Testifying in court, Luis Barcenas, who served as party treasurer from 1990 to 2009, said he had handed out envelopes of cash to a number of top PP officials, including Rajoy, Spain’s prime minister until 2018, and Jose Maria Aznar, who served as premier from 1996-2004.
The case centres on a system of parallel bookkeeping used by the PP to manage undeclared funds that was run by Barcenas, which for two decades was fed by donations from businessmen and paid bonuses to PP leaders and collaborators.
“I gave them an envelope containing the amount they were owed,” he told the court on Monday, identifying the recipients as eight senior PP figures, among them Rajoy and Aznar.
Barcenas said the payments were made after Rajoy and others entered Aznar’s cabinet in the 1990s to ensure their salary levels did not drop below a certain level.
Previously, they took home their MP salary and were also paid for representing the party, but such an arrangement is illegal for government ministers.
No courtroom confrontation
Rajoy, who has always denied any knowledge of the system, will appear as a witness at the trial which will run until May at a branch of the National Court just outside Madrid.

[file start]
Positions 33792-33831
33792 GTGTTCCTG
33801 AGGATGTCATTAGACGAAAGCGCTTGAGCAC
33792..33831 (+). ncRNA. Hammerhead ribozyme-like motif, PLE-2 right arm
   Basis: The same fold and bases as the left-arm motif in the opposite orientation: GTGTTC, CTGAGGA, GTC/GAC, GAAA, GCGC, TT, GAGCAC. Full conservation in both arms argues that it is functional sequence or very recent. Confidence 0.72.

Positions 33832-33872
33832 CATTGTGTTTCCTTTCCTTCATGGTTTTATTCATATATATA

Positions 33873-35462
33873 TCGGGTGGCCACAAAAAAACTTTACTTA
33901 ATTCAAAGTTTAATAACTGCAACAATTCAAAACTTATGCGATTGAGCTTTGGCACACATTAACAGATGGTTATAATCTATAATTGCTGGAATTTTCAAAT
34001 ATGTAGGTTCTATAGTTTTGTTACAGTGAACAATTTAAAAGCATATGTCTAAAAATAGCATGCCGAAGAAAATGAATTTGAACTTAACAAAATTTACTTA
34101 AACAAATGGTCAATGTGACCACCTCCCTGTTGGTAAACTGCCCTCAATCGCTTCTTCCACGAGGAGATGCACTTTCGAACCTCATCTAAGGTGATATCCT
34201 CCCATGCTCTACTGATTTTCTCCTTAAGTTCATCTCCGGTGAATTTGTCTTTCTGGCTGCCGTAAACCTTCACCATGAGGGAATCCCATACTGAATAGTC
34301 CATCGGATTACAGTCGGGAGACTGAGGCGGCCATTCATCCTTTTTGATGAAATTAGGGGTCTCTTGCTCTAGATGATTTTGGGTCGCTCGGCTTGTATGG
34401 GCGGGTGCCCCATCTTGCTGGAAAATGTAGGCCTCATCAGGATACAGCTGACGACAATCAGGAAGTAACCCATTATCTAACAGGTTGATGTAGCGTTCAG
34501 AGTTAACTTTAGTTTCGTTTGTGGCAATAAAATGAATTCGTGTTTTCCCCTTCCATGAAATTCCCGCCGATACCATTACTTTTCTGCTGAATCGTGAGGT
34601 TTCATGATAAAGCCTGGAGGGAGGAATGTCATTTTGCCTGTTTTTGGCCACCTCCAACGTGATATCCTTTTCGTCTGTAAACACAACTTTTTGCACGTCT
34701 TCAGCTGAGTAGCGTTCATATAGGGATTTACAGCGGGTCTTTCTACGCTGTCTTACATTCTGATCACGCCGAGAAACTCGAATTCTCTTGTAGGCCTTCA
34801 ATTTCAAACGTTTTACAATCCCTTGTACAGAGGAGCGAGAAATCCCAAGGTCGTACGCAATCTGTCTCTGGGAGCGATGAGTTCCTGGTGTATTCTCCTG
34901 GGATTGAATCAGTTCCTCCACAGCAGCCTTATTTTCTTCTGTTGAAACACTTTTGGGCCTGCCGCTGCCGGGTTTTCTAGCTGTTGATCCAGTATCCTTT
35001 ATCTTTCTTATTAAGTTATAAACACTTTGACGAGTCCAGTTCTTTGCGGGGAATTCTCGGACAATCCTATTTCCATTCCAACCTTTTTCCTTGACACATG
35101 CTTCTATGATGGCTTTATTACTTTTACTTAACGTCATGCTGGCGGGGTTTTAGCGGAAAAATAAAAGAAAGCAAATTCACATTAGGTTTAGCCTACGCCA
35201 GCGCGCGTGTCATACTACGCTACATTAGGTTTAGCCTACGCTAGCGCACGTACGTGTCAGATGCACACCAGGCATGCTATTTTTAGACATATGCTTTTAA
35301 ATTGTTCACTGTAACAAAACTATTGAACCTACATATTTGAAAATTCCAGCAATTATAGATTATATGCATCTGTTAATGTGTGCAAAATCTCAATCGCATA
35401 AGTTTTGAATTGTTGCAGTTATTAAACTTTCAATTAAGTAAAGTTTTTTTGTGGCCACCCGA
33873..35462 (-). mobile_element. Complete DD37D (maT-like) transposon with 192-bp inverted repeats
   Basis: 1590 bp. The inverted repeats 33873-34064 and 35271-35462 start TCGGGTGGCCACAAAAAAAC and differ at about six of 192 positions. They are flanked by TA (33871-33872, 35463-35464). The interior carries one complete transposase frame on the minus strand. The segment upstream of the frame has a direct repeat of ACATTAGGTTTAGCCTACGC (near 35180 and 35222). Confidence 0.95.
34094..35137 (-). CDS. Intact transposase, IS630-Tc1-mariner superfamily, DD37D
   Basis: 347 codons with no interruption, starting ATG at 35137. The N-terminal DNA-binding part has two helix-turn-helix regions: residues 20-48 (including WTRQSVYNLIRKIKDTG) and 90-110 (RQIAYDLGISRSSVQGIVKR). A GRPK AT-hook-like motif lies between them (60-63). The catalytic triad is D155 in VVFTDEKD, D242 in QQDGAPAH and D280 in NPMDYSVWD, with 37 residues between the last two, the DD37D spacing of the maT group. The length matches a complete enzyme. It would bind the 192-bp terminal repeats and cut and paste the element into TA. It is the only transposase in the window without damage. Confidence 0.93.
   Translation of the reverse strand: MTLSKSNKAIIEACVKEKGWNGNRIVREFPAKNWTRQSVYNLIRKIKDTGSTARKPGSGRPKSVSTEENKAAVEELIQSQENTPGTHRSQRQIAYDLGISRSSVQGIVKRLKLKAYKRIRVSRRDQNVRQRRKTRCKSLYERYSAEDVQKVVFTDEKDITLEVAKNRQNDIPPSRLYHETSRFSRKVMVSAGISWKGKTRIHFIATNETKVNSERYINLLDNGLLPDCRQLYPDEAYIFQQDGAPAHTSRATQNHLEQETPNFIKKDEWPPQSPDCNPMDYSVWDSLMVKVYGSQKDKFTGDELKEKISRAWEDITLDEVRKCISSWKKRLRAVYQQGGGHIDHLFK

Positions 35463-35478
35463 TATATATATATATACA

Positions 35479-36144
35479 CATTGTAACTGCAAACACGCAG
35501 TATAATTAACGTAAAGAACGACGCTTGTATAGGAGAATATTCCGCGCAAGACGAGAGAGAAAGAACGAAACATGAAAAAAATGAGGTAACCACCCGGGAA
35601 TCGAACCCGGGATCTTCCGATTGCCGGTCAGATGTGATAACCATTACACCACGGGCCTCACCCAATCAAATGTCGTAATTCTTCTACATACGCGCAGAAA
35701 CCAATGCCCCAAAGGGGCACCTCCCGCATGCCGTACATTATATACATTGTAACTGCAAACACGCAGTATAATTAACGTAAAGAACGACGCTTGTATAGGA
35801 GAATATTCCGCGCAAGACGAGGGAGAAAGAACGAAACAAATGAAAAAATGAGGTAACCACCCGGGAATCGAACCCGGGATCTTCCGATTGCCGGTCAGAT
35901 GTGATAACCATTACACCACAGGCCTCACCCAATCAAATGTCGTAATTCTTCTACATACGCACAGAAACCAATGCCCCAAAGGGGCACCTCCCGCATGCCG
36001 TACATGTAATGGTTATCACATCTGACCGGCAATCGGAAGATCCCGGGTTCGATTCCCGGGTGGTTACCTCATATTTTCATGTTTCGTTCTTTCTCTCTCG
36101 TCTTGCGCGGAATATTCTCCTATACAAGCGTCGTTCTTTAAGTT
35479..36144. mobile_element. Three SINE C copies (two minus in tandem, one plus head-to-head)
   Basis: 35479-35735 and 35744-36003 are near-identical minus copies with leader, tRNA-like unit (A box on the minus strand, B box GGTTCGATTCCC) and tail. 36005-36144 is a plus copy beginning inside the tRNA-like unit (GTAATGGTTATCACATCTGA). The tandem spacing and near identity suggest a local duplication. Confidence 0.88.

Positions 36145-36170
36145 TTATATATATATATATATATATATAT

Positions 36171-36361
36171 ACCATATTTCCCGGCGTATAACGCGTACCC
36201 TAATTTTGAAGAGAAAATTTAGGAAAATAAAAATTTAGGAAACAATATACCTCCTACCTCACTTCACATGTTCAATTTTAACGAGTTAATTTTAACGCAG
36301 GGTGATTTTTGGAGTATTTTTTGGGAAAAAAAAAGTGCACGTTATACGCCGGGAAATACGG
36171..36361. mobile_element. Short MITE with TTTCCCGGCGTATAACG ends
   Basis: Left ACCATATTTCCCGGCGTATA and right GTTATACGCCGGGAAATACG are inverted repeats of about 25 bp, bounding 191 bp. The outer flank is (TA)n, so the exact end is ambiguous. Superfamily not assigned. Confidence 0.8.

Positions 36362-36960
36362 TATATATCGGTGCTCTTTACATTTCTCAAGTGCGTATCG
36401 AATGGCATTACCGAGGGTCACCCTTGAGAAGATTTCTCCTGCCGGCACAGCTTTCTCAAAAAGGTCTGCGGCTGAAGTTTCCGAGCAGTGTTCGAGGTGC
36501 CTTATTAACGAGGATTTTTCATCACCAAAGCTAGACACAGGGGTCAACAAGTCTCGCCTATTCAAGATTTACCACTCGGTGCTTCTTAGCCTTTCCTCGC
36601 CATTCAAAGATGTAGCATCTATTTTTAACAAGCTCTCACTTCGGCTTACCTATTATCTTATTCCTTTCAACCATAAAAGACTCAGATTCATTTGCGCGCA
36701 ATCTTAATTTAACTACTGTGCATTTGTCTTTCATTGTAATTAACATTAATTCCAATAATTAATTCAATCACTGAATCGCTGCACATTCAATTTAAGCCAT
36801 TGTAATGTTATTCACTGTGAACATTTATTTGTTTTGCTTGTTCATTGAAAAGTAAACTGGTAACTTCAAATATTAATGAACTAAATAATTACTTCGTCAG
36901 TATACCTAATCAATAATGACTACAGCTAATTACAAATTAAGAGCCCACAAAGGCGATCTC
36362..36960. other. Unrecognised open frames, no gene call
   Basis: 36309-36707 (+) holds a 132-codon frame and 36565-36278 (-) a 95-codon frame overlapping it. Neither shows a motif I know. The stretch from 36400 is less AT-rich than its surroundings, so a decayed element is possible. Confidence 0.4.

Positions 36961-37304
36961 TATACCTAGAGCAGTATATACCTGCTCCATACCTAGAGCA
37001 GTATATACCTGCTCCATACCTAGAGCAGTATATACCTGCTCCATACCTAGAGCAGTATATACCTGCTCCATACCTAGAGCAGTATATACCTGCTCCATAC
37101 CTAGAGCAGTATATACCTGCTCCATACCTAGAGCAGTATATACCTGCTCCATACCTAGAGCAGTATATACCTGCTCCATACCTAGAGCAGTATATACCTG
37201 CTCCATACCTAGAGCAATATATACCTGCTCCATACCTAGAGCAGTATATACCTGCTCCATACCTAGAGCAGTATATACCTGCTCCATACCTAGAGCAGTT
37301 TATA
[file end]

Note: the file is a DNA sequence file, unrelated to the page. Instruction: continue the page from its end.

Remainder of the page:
But the court on Monday ruled out any chance of a face-to-face confrontation between the two men.
Barcenas has accused Rajoy, who was opposition leader at the time, of being “perfectly aware” of the arrangement, saying he showed him the slush fund accounting papers.
Rajoy then destroyed them “in a paper shredder without knowing I’d kept a copy”, Barcenas wrote in a letter to the prosecution just days before the trial opened on February 8.
The alleged slush fund, which was fed by corporate cash donations, was also used for the renovation of the party’s Madrid headquarters, Barcenas has said.
Details of the accounts emerged in the so-called “Barcenas papers” which were first published by El Pais newspaper in 2013.
Barcenas himself is currently serving a 29-year sentence over the so-called Gurtel case which centred on a vast system of bribes given to former PP officials in exchange for juicy public contracts between 1999 and 2005.